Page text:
120

Of course, this doesn't solve the problem: in order to achieve the factorial behaviour, we're still using the recursively-defined fact! However, the above function calls yield a very interesting observation: (fact-maker fact) is identical to fact. We can substitute this into the definition:

(define fact-maker
  (lambda (f)
    (lambda (n)
      (if (equal? n 1)
        1
        ; We've replaced f by (fact-maker f)
        (* n ((fact-maker f) (- n 1)))))))

> (fact-maker fact)
#<procedure>
> ((fact-maker fact) 5)
120

At this point you might be thinking that it looks like we've only made our lives more complicated, and indeed we have. However, consider what happens when we give the new fact-maker a different argument:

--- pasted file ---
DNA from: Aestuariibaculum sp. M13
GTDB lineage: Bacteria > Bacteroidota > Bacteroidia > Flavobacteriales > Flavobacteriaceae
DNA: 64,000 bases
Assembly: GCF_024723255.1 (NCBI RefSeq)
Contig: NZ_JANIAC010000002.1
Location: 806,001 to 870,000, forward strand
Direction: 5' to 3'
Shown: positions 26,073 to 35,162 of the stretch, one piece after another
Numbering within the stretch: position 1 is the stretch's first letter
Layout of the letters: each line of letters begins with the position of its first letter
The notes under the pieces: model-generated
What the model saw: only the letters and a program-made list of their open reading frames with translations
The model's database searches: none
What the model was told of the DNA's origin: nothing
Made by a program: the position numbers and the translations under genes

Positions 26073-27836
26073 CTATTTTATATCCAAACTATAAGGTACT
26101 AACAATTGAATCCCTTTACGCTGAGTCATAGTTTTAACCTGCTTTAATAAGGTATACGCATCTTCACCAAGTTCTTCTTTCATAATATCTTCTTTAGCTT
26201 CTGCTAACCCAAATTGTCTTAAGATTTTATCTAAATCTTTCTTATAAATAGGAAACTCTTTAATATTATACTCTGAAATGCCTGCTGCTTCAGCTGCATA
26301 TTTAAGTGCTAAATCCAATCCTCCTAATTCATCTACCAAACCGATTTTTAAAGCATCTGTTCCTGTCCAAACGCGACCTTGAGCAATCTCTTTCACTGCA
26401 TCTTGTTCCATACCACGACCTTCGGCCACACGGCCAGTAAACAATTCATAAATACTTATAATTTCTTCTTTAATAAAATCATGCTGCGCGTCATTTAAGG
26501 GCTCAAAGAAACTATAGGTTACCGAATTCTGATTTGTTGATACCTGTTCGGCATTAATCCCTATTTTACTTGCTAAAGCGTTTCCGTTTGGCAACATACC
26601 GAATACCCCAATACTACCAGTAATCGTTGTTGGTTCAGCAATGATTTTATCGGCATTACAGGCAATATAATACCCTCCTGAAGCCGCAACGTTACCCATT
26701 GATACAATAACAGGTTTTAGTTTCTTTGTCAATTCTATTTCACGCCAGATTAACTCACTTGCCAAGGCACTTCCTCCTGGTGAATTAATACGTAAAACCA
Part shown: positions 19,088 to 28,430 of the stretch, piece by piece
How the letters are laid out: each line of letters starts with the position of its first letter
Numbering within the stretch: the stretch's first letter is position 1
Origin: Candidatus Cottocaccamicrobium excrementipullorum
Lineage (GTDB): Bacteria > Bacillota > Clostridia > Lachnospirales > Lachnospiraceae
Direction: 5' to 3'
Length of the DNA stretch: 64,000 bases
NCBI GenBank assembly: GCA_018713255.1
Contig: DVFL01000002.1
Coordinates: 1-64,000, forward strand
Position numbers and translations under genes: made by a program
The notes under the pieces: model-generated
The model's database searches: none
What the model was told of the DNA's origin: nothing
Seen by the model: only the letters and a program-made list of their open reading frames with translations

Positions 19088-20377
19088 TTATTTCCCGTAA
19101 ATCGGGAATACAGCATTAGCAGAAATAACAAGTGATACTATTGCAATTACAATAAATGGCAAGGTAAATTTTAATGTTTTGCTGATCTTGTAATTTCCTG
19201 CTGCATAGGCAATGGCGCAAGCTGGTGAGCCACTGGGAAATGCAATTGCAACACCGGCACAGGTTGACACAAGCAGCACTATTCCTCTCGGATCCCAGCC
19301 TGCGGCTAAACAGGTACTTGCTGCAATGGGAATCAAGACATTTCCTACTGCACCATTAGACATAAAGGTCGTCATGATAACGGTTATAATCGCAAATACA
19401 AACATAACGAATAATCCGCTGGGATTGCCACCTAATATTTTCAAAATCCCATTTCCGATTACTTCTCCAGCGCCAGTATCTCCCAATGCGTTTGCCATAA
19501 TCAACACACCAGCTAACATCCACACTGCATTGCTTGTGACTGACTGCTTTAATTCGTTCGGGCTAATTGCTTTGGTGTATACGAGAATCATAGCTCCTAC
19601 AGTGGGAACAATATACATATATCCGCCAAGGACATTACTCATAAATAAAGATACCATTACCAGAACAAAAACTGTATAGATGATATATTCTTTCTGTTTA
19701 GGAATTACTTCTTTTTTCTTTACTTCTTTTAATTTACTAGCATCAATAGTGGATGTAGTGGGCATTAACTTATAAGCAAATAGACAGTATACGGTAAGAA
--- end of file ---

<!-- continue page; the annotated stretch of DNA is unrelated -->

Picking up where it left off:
(fact-maker "Hi")
; substitute "Hi" for f
(lambda (n)
  (if (equal? n 1)
  1
  (* n ((fact-maker "Hi") (- n 1)))))

See it? This definition is exactly the same as the recursive definition of factorial! In other words:

> ((fact-maker "Hi") 5)
120

Even though this definition is still recursive, it's quite revealing: the argument to fact-maker in the function body doesn't matter! Thus we can combine our previous two attempts to completely remove the recursive reference:

(define fact-maker
  (lambda (f)
    (lambda (n)
      (if (equal? n 1)
        1
        ; (f f) instead of (fact-maker f)
        (* n ((f f) (- n 1)))))))

> ((fact-maker fact-maker) 5)
120